The cheese industry itself is not a stranger to public policy advocacy. Established in 2000, and recently re-launched, the non-profit Cheese of Choice Coalition has been an important resource in advocating for the rights of American consumers to purchase and consume raw milk cheeses. After the FDA proposed changes in 1999 to its regulations concerning the production of raw milk cheeses, the Cheese of Choice Coalition stepped in as a voice for the industry, and it was an important player in protecting raw milk cheeses from effectively being abolished during that time.
“The point of the organization was to allow consumers to still choose their cheese, because there was a threat to change the aging time for raw milk cheeses,” said Sara Baer-Sinnott, President of Oldways, parent organization of the Cheese of Choice Coalition. “[We] support the production of artisan, traditional and raw milk cheeses and we do this through education, alliance, advocacy, consumer outreach and community engagement.”
Those who support organizing as an industry in order to advance the interests of specialty food in Washington argue that this type of coalition-building is necessary to collectively establish shared interests and to serve as a unified voice in advancing those interests. “If there is not an industry voice – one unified voice to speak to elected officials – there is going to be someone else filling that voice,” said Houlding. “In our case, that was importers and foreign producers … In many cases we do not have the same views as importers and foreign producers.”
In addition to serving as a unified voice of an industry, the AOOPA and other specialty food interest groups also have an important role to play in protecting the interests of consumers. “Consumers deserve an honestly labeled product. We need to provide them the assurance that they are receiving an honestly labeled product,” said Houlding.
The Cheese of Choice Coalition similarly serves as an advocate for consumers. Brad Jones, Program Manager for the Cheese of Choice Coalition worries what would happen if consumers suddenly lost access to the products they love. “Let the consumers have the right to purchase, consume and enjoy that cheese,” he said.
In addition, as many specialty food professionals strive to approach their industry scientifically, developing fact-based approaches to food production and food safety, these individuals are at the same time looking for ways to communicate the scientific data they have developed to those who have the power to effect change. The formation of a lobbying or special interest group can be of service to this goal as well.
“We focus on bringing science-based information to consumers and to policy makers, taking complicated material and making it understandable for consumers and bringing the experts together with policy makers,” said Baer-Sinnott.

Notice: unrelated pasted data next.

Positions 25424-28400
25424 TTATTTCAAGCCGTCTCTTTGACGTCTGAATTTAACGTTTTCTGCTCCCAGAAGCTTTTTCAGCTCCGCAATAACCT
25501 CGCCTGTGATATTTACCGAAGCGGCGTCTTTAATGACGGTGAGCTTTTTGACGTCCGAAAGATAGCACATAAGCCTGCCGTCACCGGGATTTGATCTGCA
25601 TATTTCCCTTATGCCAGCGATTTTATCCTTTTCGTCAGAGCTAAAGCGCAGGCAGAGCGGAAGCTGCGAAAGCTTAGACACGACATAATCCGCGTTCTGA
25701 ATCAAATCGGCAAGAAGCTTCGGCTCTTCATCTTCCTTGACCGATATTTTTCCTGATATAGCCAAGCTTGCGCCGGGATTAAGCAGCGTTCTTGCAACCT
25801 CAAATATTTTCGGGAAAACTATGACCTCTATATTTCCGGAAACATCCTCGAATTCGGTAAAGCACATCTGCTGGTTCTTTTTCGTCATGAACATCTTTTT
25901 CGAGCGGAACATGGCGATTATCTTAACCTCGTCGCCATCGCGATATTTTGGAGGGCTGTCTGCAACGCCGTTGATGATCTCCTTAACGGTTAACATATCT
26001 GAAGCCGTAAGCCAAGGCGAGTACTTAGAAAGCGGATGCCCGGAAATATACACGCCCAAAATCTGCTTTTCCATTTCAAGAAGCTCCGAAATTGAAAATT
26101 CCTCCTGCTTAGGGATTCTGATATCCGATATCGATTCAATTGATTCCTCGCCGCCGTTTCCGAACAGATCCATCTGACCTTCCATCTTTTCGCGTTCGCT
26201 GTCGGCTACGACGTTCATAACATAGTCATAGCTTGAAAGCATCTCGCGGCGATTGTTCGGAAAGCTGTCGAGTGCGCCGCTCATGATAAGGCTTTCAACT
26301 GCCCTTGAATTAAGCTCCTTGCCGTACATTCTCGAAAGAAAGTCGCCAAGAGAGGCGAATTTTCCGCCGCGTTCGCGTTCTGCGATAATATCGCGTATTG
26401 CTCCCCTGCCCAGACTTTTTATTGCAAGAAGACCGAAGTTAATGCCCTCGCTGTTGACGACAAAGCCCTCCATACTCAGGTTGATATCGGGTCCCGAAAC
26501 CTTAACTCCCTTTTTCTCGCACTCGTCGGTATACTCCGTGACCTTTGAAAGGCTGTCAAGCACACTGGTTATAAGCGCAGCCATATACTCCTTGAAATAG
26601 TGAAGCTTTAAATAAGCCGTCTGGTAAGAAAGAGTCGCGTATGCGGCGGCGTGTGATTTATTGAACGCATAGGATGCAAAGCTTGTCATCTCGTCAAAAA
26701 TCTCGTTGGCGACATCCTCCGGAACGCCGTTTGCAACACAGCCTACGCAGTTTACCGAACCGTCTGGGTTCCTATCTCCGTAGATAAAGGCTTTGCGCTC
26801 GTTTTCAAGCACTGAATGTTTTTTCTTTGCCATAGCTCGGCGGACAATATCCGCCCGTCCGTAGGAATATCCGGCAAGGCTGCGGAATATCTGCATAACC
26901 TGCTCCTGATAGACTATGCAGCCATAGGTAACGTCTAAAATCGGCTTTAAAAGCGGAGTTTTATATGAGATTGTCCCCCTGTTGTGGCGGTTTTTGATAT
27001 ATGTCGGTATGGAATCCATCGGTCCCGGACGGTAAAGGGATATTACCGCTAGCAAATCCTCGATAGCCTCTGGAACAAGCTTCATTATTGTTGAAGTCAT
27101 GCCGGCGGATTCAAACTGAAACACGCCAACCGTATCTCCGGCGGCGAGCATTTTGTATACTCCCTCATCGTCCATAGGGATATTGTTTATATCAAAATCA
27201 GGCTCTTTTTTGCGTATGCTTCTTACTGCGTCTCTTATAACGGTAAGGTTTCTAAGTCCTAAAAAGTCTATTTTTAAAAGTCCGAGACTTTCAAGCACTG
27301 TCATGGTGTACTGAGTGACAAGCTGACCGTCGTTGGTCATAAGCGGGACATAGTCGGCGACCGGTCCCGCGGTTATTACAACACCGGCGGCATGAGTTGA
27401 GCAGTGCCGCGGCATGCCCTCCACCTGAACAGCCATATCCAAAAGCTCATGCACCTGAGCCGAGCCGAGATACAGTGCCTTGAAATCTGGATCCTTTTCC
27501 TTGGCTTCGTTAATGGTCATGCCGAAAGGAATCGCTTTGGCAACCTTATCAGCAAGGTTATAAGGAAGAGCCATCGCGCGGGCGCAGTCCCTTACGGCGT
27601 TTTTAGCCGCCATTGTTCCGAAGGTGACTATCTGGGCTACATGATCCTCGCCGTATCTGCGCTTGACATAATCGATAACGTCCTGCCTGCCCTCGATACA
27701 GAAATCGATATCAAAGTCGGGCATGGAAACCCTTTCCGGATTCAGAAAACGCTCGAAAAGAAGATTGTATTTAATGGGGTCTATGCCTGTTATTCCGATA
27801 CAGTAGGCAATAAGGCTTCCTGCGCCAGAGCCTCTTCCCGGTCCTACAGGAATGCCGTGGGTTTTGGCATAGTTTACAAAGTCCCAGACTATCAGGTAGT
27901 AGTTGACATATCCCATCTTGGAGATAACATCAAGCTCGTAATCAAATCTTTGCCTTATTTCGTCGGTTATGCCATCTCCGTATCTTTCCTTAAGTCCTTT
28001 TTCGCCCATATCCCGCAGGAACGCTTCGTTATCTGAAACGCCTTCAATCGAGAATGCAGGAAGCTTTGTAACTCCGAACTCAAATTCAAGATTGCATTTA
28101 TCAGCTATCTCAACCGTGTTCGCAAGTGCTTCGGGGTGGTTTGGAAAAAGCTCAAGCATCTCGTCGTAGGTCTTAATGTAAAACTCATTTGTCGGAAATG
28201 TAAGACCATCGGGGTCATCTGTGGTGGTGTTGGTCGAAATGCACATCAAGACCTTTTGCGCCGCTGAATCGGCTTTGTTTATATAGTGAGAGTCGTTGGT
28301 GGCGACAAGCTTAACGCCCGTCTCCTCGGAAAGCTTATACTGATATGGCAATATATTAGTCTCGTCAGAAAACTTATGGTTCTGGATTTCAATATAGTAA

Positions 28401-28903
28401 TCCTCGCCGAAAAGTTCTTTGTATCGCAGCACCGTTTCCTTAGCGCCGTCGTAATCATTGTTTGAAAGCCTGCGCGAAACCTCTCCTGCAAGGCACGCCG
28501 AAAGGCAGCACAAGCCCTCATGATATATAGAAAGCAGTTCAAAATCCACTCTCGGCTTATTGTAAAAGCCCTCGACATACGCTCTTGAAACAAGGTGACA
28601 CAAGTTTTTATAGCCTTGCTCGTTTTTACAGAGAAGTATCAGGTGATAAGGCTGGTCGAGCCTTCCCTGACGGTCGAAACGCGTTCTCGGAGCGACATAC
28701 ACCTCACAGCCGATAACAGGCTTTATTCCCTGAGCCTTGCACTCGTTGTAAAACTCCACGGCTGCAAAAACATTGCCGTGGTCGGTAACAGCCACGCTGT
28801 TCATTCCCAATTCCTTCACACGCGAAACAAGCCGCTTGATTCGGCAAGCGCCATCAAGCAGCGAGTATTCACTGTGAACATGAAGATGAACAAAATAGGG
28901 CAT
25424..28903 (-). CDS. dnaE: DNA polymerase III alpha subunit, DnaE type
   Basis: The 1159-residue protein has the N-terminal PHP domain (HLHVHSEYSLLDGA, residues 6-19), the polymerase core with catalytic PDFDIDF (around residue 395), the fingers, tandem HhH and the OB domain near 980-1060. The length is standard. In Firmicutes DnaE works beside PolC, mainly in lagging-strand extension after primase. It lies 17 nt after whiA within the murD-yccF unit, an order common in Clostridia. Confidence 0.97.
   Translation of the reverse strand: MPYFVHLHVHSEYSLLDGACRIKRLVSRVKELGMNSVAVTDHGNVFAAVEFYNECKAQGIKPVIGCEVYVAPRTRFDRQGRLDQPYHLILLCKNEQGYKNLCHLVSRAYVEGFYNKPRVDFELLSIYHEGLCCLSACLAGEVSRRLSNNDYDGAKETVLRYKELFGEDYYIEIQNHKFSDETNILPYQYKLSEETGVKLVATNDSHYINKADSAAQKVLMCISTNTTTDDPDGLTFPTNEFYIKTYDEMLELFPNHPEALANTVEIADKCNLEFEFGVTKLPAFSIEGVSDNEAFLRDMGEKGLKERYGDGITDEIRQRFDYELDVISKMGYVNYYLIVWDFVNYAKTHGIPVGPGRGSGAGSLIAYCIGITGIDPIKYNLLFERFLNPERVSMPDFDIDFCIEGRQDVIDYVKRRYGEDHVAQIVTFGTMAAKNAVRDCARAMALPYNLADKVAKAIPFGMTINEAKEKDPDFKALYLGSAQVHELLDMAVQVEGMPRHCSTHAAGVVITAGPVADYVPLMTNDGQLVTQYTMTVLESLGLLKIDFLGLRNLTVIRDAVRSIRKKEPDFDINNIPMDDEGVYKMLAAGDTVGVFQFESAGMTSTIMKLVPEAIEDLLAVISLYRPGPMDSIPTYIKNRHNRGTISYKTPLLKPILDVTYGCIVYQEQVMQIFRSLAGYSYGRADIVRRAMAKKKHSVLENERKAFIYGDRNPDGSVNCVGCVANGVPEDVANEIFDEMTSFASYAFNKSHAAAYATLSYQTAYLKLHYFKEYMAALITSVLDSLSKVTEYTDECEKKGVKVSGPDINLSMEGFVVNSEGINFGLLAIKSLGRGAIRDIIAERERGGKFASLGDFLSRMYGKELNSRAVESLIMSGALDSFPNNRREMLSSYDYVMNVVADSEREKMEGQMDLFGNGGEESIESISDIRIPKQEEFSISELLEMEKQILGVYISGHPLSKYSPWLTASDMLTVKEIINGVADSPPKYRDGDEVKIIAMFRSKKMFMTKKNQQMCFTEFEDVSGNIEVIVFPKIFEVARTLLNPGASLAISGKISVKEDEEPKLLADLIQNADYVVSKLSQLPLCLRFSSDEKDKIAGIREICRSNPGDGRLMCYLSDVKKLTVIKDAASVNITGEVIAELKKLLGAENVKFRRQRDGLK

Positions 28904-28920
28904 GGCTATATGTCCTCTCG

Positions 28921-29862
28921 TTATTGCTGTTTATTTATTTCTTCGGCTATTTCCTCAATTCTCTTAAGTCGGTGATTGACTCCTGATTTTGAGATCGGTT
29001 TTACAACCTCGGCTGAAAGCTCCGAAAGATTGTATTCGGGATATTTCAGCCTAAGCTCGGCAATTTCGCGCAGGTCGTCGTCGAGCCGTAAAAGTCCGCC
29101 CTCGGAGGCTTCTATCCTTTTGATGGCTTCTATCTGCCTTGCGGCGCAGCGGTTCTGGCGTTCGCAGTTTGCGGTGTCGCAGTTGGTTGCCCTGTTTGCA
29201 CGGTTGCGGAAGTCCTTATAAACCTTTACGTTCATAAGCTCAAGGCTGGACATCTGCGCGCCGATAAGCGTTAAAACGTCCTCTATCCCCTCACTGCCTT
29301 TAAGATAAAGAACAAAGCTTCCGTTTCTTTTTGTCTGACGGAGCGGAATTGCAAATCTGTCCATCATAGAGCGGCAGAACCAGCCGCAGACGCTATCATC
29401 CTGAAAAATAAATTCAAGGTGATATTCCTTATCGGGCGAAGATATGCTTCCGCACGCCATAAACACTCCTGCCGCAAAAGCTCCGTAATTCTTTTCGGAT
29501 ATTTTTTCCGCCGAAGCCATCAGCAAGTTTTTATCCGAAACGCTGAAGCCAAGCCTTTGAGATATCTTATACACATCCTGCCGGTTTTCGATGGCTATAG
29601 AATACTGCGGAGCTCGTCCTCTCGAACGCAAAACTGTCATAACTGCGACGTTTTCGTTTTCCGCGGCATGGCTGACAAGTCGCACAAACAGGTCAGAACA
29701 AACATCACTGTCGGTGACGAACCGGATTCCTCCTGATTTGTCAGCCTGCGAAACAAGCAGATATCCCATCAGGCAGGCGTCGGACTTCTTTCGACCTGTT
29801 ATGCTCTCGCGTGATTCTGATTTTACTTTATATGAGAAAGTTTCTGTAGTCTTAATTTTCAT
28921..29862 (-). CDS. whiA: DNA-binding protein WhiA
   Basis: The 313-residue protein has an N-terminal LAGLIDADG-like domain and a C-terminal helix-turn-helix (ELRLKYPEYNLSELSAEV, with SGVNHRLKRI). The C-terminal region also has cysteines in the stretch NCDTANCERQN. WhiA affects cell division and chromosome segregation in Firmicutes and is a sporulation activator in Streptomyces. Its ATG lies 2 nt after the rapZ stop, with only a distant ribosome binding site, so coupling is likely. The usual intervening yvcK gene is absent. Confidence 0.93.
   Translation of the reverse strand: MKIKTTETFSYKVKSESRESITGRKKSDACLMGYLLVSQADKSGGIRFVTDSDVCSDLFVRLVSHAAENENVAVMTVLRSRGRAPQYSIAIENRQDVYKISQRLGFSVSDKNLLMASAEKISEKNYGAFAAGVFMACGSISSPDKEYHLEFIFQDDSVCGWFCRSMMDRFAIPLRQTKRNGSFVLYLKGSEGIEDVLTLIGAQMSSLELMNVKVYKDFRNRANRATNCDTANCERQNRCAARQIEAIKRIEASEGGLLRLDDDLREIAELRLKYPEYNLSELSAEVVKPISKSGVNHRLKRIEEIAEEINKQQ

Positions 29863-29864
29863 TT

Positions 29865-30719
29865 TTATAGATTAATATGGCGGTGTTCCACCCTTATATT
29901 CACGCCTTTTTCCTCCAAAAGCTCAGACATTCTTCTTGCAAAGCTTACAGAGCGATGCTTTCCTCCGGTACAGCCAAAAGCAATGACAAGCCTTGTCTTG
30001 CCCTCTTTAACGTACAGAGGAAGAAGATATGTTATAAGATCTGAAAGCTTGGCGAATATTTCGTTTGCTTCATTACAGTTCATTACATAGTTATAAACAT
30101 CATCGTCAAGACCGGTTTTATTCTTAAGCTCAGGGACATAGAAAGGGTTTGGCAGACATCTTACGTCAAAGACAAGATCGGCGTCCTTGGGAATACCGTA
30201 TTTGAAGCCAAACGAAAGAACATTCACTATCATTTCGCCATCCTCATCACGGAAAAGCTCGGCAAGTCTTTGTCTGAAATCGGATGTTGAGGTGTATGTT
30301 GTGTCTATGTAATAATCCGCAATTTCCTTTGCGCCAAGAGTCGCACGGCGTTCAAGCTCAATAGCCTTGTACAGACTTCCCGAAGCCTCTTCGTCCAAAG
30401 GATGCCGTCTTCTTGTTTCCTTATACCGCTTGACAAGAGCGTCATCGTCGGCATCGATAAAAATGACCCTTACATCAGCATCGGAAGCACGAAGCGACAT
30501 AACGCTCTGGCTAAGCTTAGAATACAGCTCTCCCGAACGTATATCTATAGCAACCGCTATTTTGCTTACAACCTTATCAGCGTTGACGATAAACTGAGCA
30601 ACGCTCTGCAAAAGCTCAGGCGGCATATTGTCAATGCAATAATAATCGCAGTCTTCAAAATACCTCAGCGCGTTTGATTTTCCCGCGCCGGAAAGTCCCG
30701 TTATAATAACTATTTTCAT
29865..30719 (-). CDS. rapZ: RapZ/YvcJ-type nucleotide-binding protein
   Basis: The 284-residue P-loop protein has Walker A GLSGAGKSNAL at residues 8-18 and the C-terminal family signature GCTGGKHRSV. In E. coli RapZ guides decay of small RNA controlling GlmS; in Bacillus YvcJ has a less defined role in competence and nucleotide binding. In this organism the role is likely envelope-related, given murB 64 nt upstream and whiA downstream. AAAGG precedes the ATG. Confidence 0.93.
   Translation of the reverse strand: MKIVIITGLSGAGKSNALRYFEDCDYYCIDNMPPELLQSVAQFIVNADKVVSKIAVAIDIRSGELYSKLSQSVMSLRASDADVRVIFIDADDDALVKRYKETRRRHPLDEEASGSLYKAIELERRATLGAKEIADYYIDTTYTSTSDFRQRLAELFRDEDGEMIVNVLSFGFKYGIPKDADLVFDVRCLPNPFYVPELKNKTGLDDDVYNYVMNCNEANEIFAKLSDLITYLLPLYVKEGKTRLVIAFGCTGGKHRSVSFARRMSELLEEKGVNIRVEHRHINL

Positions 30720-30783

When it comes to specialty cheese in particular, those critical of forming a dedicated lobbying or public policy interest group argue that resources are scarce, and those resources are perhaps better spent on developing new products and getting them to consumers. Houlding, however, argues that for her organization, money spent has been worthwhile. “I think it’s an important use of resources, and certainly from an olive oil perspective and how our market is structured, if you don’t have a voice in Washington and you’re not working to educate your elected officials regarding challenges your industry may face … somebody is going to fill that void,” she said. “There’s something to be gained in creating relationships with the federal government … If you have somebody in Washington or at least you’re speaking as a unified industry voice, maybe you can get ahead of some of those issues and prevent some of those things.”
With FDA officials announcing at the recent ACS Conference a commitment to working with the specialty cheese industry as it moves toward developing new industry-specific regulations, industry representatives are now contemplating how best to pursue this ongoing dialogue. This is a question that is particularly important to the Cheese of Choice Coalition. “I think looking back 14 or 15 years and comparing it to today, there is more dialogue,” said Baer-Sinnott. “It’s a very hopeful thing, and that puts the Cheese of Choice Coalition and other organizations … in a position where it’s really possible to make a difference.”
This story originally appeared in the October 2014 issue of Gourmet News, a publication of Oser Communications Group.